The Nedbank Golf Challenge

At the end of each year, the Nedbank Golf Challenge consistently draws some of the world’s best golfers to the Gary Player Country Club at Sun City in South Africa’s North West province.

Small wonder: “Africa’s Major” is one of the world’s richest tournaments, with a total prize fund of over US$4.3-million.

First million-dollar golf event

Way back in 1981, it became the first golf tournament ever to offer a prize purse of $1-million, with the winner taking home $500 000. When the field was increased to 10 players the following year, the winner’s share of the million dollars shrunk to $300 000 – still more than the money on offer to the winner of any of golf’s majors.

In 1987, in a once-off, the winner took all of the $1-million prize purse. The following year, while the winner’s prize remained a million dollars, the minor places were also rewarded. And in 2000, the Nedbank Golf Challenge became the first golf tournament ever to offer a cool US$2-million to the winner.

Since then, the prize money has been spread more evenly among the field of 12. The prize money breakdown for 2011 saw $1 250 000 being allocated to the winner, with the runner-up pocketing $660 000. The total prize purse was $5-million, with the player finishing last pocketing a cool $250 000.

Drawing the best players

The Golf Challenge has consistently attracted a quality field featuring many of the world’s greatest golfers. There are a number of reasons for this:


  • The venue is fantastic. The Gary Player Country Club course was designed by South Africa’s greatest sportsman of the twentieth century and is situated in the beautiful Sun City resort.



  • The course is wonderfully designed both to challenge players and to provide spectators with good viewing. It is one of the toughest courses in southern Africa, but it can be tamed, at least from time to time.



  • The huge prize money consistently proves a powerful enough lure to attract the world’s leading players. Previous participants include, among others, Tiger Woods, Ernie Els, Nick Price, Bernhard Langer, Lee Trevino, Gary Player, Nick Faldo, Seve Ballesteros, Colin Montgomerie, Retief Goosen, David Frost, Ian Woosnam, Mark O’Meara, Jose Maria Olazabel, Vijay Singh, Phil Mickelson and Lee Westwood.



  • The event is scheduled around the beginning of December every year, after the world’s different leading tours have finished for the year, thus allowing the players to come to South Africa for some golf that is financially well rewarded, as well as to take in some rest and relaxation at the same time.


Three-time winners

Three players have won the event three times, and they have all been big favourites with local golf fans. David Frost won in 1989, 1990 and 1992. His 1990 victory at four-under-par was the highest-ever winning total, with 12-under his winning number on the other two occasions.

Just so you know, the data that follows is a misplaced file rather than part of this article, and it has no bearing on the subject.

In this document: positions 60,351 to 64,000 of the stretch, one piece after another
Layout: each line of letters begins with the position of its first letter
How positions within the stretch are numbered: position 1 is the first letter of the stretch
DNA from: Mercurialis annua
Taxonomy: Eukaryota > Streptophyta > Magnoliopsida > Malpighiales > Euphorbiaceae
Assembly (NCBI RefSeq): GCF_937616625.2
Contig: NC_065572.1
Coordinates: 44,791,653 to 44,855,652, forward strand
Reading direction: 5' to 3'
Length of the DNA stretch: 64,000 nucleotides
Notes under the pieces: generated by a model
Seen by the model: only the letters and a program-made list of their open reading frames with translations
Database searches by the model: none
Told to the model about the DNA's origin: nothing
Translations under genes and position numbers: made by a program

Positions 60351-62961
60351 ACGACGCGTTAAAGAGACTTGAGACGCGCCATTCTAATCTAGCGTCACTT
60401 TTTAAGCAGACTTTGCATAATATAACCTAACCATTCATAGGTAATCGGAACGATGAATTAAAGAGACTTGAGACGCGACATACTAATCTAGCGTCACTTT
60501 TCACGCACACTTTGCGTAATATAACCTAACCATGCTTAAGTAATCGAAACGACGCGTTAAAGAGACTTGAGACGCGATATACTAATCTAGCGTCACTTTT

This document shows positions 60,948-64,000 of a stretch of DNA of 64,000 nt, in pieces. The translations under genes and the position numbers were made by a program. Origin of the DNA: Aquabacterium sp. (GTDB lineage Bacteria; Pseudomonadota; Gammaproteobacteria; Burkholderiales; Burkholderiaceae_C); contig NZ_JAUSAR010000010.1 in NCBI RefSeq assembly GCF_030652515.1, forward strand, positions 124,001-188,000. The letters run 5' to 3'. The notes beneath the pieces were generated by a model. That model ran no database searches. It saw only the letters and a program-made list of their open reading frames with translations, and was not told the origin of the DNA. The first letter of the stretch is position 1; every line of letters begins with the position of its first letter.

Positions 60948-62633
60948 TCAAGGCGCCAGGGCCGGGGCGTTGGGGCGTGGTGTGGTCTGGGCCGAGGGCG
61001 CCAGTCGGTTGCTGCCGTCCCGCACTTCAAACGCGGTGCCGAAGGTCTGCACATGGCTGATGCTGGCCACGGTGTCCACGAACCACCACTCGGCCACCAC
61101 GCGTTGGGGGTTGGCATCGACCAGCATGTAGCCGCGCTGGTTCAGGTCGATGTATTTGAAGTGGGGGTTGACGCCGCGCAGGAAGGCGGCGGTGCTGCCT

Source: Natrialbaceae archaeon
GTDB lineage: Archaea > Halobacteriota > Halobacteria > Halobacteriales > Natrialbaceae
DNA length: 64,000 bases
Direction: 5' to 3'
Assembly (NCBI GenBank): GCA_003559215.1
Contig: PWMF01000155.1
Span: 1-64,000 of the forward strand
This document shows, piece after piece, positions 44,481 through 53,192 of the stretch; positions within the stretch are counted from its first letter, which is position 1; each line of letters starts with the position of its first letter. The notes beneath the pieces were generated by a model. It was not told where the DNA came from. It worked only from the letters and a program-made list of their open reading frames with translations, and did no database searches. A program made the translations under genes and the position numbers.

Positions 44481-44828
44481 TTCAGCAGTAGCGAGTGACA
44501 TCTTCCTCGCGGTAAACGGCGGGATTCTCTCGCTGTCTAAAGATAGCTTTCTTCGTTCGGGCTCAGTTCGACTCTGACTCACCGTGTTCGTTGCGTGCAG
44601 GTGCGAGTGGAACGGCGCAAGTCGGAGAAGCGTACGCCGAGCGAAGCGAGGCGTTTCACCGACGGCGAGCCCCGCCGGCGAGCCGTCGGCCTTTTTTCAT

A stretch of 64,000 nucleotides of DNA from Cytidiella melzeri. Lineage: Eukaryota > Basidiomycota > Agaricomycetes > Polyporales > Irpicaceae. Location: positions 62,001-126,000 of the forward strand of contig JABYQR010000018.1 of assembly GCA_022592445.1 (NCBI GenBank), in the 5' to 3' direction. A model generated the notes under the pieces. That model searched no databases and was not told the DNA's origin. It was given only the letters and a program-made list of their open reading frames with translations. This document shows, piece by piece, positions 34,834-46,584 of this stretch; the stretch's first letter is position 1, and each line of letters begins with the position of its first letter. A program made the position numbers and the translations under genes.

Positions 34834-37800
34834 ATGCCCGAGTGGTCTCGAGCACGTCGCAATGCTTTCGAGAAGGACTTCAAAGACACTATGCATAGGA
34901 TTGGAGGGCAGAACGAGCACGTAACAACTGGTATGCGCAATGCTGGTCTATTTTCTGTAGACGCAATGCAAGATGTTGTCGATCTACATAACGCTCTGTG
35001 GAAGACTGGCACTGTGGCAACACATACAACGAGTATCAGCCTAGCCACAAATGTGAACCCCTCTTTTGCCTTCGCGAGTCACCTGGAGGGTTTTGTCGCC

The likeable Zimbabwean Nick Price, adopted as one of South Africa’s own, recorded victories in 1993, 1997 and 1998. His 1998 win came after a playoff against Tiger Woods, while his 1993 24-under-par effort was a sublime performance by a man completely on top of his game.

Ernie Els won in 1999, 2000, and 2002. His first victory came after he twice finished as runner-up. With close to $8-million in earnings at the Nedbank Golf Challenge, Els has benefited more financially than any other golfer in the history of the event.

Event records

Els holds the record for the lowest four rounds in the history of the event. When he won in 1999 he finished on 25-under-par 263 after rounds of 67, 66, 64, and 66.

He has appeared in the event 16 times, more than anyone else.

Els, with 46 sub-par rounds, has gone under par four times more than the next best on the list, Nick Price. However, the record for best stroke average (minimum 12 rounds) belongs to Lee Westwood, followed by Price, in second, and Els in third.

On the subject of low scoring, the lowest rounds Els and Sergio Garcia, both of whom have carded 63s. Padraig Harrington fired a 61 in 2001, but placing was allowed that year.

The record for the worst total belongs to Ian Woosnam, who was 21-over-par in 1993, a staggering 45 shots behind the winner, Nick Price.

Two-time winners include Seve Ballesteros, with consecutive victories in 1983 and 1984, Langer, with wins in 1985 and 1991, Jim Furyk in 2005 and 2006, and Westwood, with back-to-back wins in 2010 and 2011.

There have been eight playoffs in the history of the Nedbank Challenge. Sergio Garcia edged Retief Goosen for the title in 2003. He also chipped in on the first extra hole to edge out Ernie Els in 2001, which means he, too, is a two time winner.

In 2009, Robert Allenby became the first Australian winner of the title when he edged out Henrik Stenson in a playoff. In 2000, Els defeated Lee Westwood. In 1998, Nick Price beat Tiger Woods. In 1996, Colin Montgomerie got the better of Els. In 1982, Raymond Floyd beat Craig Stadler. And in 1981, Johnny Miller defeated Seve Ballesteros.

The biggest playoff took place in 2005, when Jim Furyk defeated Darren Clarke, Retief Goosen and Adam Scott after extra holes.

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